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“The Worst Possible Version Of Himself”: Yeah, MSNBC, Mark Halperin Will Solve All Your Problems

What do the thought leaders in the liberal blogosphere think about Mark Halperin? Well, Markos Moulitsas says he’s “a useless piece of shit who is always wrong about everything,” “has no political acumen,” and has been “engaged in a long-running jihad against the truth.” Duncan Black says that Halperin “sucks ass” and is “proud of the fact that Matt Drudge rules his world.” Gawker’s new boss, Alex Pareene says Halperin is “the world’s laziest dispenser of conventional wisdom” and “the worst hack in America.” Also he’s so bad at what he does that “the most offensive thing about the existence of Mark Halperin is that he’s the worst possible version of himself.” Esquire‘s Charles Pierce says Halperin is one of “the worst two things that have happened to American political journalism in the past 30 years” because “he long ago invented the kind of Beltway insidery railbird bullshit that passes today for analysis.” Heather Digby Parton says that Halperin is “the quintessential Villager, a man who exhales conventional wisdom the way the rest of us exhale carbon dioxide.” Ed Kilgore is especially brutal on this subject:

Mark Halperin is one of the most famous, and certainly one of the most richly remunerated, journalists in Christendom—yet is capable of writing graph after graph and page after page of palpable nonsense, expressing not only an indifference to but an active defiance of any objective evidence that transcends the “insider” information he purveys…

…He writes what Villagers want to read, and is rewarded with unequaled access to their most avaricious thoughts and intentions. And because they do matter in politics, albeit not as much as they would wish, there is a sort of “journalism” going on, but not of the sort that should be taken seriously…

I bring this up because MSNBC wants to do something very silly.

The talks, first reported by New York Magazine, center around rebroadcasting Bloomberg’s 5 p.m. show “With All Due Respect” at 6 p.m. on MSNBC, sources at both networks who are familiar with the discussions said.

“With All Due Respect” is hosted by “Game Change” co-authors Mark Halperin and John Heilemann, who are regular guests on MSNBC’s “Morning Joe.”

For many at NBC, the idea of rebroadcasting a competitor’s show feels desperate. “Talk about out of ideas,” one on-air talent at MSNBC said. “We’re going to run a rerun of another rival network’s show? As a programming decision that is completely insane.”

That last quote there is pretty easy to put in Rachel Maddow’s mouth, don’t you think?

In any case, who’s the audience for MSNBC’s political programming? Who are their fans? Who do those fans read on the internet? Who do they respect?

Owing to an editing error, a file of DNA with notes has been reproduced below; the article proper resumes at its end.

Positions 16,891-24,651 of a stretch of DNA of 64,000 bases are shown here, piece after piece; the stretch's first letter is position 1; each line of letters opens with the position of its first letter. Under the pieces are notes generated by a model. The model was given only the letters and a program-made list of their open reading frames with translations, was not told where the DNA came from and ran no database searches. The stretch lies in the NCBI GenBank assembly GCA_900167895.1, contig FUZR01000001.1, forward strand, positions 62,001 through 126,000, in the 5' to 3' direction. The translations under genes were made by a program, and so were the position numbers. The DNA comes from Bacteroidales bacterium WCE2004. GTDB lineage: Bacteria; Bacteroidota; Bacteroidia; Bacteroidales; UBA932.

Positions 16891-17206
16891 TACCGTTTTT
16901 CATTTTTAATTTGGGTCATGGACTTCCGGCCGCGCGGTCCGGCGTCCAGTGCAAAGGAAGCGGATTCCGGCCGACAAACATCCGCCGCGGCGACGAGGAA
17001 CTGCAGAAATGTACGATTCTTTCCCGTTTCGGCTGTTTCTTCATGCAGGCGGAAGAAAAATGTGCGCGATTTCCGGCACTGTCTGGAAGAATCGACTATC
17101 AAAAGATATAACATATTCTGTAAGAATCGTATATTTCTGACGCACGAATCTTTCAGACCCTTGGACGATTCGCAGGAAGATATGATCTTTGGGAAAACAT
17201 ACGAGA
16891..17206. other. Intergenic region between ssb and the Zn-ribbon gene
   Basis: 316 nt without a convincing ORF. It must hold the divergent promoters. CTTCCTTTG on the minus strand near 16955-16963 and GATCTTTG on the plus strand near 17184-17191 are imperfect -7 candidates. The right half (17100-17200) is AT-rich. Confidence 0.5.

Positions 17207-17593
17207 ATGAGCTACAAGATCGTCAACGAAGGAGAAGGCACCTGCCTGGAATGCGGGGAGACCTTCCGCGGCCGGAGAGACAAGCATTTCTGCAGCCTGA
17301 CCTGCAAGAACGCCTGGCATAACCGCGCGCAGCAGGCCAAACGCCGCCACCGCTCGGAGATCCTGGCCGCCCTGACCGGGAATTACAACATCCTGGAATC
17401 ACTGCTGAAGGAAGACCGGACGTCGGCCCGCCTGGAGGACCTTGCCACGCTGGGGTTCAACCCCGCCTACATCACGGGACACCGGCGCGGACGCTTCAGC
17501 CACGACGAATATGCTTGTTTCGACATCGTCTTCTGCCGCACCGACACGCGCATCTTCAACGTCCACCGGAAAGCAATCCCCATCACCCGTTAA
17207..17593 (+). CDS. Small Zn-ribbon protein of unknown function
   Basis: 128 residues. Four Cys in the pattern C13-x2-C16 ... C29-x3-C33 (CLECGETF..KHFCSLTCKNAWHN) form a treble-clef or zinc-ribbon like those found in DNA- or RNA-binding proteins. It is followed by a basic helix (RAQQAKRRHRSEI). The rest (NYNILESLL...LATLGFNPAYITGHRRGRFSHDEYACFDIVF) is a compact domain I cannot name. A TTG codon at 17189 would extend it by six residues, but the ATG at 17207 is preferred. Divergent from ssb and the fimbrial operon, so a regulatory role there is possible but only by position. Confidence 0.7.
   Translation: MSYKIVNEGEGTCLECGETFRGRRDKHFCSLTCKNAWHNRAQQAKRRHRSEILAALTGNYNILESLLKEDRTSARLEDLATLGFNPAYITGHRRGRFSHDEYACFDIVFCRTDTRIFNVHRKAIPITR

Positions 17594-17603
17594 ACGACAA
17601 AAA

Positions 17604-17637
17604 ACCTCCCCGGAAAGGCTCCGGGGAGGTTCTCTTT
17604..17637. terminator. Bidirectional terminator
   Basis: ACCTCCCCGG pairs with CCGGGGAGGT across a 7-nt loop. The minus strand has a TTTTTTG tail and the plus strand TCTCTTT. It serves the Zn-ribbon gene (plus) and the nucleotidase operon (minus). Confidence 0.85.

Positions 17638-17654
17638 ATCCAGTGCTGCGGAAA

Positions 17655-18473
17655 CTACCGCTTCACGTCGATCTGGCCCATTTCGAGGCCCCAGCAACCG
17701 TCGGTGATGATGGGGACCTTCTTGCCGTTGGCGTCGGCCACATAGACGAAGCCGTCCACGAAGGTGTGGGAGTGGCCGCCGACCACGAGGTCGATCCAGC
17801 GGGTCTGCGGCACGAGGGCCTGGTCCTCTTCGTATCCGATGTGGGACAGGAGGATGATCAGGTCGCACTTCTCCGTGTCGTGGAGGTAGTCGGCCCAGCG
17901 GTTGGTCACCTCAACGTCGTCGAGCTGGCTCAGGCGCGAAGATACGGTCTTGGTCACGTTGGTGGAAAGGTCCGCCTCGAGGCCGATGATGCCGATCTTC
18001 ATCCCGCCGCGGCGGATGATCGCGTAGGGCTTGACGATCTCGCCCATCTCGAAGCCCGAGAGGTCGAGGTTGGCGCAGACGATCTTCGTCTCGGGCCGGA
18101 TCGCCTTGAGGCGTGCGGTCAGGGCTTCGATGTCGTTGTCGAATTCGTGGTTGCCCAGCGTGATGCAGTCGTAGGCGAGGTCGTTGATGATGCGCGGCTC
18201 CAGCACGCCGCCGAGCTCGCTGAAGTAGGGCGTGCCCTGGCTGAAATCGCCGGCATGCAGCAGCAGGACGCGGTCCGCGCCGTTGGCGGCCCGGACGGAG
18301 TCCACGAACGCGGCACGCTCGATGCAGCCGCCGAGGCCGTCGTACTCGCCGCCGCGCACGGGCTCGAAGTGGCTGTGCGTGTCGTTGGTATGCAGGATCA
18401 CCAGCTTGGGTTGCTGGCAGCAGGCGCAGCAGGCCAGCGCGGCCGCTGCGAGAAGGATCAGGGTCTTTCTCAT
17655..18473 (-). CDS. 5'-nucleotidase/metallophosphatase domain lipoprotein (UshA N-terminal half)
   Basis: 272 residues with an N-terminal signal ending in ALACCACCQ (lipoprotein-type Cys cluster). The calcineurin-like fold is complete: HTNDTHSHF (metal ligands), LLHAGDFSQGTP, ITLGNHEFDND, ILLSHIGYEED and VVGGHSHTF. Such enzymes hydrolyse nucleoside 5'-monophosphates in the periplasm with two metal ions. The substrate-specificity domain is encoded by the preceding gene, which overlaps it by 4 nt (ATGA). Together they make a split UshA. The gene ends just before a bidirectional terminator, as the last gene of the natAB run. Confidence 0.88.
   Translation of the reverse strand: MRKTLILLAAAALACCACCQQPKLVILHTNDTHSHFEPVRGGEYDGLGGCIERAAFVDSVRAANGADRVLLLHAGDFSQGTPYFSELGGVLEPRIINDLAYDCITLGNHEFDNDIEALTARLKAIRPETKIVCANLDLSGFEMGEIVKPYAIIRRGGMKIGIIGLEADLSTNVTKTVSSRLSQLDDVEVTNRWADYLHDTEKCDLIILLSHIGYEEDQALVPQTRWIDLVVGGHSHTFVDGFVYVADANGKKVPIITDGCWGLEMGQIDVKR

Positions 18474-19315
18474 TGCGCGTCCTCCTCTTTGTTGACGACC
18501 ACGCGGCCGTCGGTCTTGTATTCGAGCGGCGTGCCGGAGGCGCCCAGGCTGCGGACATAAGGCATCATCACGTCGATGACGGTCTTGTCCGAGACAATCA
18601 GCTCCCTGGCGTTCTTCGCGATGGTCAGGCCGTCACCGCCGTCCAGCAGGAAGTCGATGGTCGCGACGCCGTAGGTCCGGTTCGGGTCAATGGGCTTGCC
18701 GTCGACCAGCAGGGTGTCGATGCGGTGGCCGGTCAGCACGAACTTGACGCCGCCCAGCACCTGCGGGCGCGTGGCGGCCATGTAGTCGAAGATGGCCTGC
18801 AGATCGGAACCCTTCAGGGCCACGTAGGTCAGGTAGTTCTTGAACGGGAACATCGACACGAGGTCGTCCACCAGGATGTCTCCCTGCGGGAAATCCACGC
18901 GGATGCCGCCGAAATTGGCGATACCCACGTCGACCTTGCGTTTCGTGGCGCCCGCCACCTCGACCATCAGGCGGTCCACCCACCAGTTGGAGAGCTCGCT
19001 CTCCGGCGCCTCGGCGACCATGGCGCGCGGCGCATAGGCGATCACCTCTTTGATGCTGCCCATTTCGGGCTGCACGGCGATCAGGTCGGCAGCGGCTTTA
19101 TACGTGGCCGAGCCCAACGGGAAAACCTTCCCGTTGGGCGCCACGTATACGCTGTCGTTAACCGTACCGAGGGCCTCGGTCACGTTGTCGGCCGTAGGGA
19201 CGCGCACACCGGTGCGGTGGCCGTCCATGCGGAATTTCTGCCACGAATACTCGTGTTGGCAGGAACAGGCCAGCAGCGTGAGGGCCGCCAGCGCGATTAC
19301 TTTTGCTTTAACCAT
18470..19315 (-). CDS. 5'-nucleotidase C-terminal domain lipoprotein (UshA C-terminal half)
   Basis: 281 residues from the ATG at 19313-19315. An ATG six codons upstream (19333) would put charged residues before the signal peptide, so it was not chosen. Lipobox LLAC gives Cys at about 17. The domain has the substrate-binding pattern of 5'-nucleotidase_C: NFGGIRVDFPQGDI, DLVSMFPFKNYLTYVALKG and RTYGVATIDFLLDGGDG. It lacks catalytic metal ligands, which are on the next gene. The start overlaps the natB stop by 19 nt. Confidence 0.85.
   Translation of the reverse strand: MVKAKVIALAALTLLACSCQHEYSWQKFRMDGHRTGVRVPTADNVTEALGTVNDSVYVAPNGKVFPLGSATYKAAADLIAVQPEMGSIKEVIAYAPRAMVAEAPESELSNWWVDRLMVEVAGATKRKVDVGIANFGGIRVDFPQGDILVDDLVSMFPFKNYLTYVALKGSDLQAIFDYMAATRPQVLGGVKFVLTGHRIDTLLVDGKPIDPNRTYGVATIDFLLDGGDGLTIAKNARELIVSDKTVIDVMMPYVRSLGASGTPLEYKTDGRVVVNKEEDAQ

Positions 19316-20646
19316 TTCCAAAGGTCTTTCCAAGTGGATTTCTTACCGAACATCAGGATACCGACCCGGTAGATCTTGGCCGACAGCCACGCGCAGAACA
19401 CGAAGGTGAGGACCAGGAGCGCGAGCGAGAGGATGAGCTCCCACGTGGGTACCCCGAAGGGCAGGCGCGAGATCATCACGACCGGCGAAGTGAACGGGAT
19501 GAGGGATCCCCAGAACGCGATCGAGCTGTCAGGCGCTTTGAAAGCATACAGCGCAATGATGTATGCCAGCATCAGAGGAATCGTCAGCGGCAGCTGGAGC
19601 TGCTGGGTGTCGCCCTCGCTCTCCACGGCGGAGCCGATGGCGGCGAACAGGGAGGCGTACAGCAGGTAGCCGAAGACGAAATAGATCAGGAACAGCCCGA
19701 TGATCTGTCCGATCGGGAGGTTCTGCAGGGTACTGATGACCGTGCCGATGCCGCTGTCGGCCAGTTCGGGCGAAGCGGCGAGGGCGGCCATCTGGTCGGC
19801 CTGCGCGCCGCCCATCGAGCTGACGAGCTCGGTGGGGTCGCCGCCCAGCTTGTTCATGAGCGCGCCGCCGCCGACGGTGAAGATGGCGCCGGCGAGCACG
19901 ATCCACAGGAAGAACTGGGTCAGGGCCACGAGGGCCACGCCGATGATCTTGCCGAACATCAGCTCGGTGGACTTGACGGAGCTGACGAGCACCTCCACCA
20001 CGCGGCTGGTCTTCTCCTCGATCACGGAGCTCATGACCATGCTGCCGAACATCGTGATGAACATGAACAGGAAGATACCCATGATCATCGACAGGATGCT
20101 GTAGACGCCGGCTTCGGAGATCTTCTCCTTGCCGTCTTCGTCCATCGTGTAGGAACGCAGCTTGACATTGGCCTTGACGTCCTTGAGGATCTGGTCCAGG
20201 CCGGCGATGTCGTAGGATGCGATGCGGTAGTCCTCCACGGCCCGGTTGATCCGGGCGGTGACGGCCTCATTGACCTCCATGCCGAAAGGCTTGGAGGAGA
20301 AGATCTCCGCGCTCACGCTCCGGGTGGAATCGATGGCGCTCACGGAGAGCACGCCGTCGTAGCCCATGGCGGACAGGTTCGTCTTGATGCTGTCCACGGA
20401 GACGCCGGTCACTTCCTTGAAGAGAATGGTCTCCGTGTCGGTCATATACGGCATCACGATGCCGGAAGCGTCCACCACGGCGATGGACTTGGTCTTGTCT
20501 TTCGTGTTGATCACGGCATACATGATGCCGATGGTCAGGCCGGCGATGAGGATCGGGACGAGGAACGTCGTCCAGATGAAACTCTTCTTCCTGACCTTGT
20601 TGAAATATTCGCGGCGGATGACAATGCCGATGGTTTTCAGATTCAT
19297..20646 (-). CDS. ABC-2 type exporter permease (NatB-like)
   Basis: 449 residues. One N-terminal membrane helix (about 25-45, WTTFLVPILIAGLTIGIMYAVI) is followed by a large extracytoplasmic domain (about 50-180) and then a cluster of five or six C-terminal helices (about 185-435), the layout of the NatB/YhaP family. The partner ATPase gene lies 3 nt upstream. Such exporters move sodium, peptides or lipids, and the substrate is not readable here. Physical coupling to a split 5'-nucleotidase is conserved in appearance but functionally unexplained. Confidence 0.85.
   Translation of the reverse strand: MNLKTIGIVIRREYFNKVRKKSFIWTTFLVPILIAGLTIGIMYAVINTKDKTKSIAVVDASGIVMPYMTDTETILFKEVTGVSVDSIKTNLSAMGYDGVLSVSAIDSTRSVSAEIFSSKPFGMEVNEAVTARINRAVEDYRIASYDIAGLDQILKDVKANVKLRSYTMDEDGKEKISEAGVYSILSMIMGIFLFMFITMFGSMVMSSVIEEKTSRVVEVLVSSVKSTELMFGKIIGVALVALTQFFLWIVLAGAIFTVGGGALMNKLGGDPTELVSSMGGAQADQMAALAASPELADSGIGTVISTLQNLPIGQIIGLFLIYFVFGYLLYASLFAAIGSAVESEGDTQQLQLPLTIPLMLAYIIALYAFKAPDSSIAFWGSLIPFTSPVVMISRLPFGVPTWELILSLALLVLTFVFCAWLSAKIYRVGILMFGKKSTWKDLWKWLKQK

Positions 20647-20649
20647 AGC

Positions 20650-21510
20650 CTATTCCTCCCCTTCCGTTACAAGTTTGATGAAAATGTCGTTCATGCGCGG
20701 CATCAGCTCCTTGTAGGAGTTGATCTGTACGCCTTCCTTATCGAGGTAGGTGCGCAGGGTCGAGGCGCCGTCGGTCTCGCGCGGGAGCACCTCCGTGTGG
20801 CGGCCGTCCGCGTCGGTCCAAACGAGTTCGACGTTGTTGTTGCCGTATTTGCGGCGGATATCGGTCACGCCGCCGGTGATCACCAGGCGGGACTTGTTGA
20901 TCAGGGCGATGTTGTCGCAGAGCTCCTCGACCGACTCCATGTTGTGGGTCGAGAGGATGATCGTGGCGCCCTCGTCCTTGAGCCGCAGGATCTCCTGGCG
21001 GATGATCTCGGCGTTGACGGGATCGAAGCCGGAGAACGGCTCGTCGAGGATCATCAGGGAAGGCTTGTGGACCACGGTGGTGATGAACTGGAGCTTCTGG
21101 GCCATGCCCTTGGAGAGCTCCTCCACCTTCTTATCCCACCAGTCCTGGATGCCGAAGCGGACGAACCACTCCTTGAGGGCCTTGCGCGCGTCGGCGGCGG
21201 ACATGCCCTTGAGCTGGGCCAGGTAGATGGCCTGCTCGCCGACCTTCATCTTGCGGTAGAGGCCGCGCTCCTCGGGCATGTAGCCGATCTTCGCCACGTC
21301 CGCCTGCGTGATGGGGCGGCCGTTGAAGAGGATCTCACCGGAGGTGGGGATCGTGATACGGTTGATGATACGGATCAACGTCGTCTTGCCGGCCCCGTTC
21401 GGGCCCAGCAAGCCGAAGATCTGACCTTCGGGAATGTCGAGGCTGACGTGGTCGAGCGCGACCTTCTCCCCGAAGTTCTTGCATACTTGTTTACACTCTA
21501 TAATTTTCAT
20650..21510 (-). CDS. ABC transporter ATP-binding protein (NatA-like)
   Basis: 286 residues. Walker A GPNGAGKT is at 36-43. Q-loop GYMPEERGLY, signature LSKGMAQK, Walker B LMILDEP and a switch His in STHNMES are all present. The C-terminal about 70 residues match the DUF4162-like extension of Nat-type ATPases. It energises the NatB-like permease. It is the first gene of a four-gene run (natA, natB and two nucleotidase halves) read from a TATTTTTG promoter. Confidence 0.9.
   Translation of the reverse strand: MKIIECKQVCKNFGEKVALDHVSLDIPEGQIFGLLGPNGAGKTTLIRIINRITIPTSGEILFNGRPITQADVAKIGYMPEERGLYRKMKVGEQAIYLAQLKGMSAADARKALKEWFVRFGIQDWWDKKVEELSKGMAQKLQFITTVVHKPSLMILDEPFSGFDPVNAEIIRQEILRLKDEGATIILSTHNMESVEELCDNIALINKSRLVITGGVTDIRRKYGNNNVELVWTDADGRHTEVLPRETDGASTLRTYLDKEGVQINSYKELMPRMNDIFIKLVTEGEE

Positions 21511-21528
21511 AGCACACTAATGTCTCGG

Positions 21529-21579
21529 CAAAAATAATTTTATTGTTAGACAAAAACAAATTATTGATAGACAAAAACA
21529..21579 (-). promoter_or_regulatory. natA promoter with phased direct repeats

And even if much of the MSNBC audience has never heard of weird names like Atrios, BooMan, digby, and kos, they’re still cut from the same kind of cloth. They do not want to listen to Mark Halperin for ten minutes, let alone a full hour. If they don’t already, they will hate Halperin with the white hot heat of a thousand suns.

Maybe the management should ask the greatest blogger of all time, The Rachel Maddow Show producer Steve Benen, what he thinks about airing Mark Halperin Bloomberg reruns at 6 p.m.

Here’s what Benen had to say about Halperin back in August 2008:

It’s difficult to identify with any real certainty the single worst political analysis of the presidential campaign, but if you missed ABC News’ “This Week” yesterday, you missed Time‘s Mark Halperin offering analysis that was so bizarre, it was tempting to think it was intended as satire. Only in this case, Halperin was serious.

So, if this is what MSNBC Chairman Andrew Lack wants to do, he should resign before he humiliates himself and pisses off all the actual talent he’s already assembled.

It’s also unclear that either side would get a significant ratings boost from the deal. MSNBC’s 5 p.m. show, “MTP Daily,” hosted by Chuck Todd, has floundered in the ratings. The show has averaged 499,000 viewers since it launched, and just 65,000 of those viewers are in the coveted 25-to-54 year-old demographic.

But sources at NBC say Lack may be less concerned with ratings than with relevance. Halperin and Heilemann are big names in New York and Washington, and their addition could buy MSNBC a greater stake in the political discussion during the 2016 campaign. To that end, sources said, he may be willing to overlook the hurdles.

Trying to be more relevant by running reruns of Mark Halperin that first aired on a rival network that no one watches?

Good luck with that.


By: Martin Longman, Web Editor for the Washington Monthly, November 20, 2015

November 29, 2015 Posted by | Journalism, Mark Halperin, MSNBC | , , , , , | 2 Comments

“A Swarm Of Media Cicadas”: Morning Joe’s Week-Long Whine Over Obama ‘Optics’

It started a while ago, but it may have reached an absurd peak this week: Joe Scarborough, Chuck Todd and the MSNBC morning crew’s whining about Obama’s ostensible tin ear and awful “optics.”

What so unnerved them this time was that Obama gave a speech on the economy in the aftermath of the Navy Yard shootings in Washington. That bad timing is proof, said Joe, that the president is facing a “lame-duck meltdown.”

In the Monday speech, long planned for the fifth anniversary of the financial collapse, Obama attacked the GOP for risking “economic chaos,” with its threats to shut down the government if Obamacare isn’t defunded (which the House just voted for today) and to refuse to raise the debt ceiling. Obama addressed the massacre, and he delayed the speech by an hour but no longer because, as he later told Telemundo, “Congress has a lot of work to do right now.”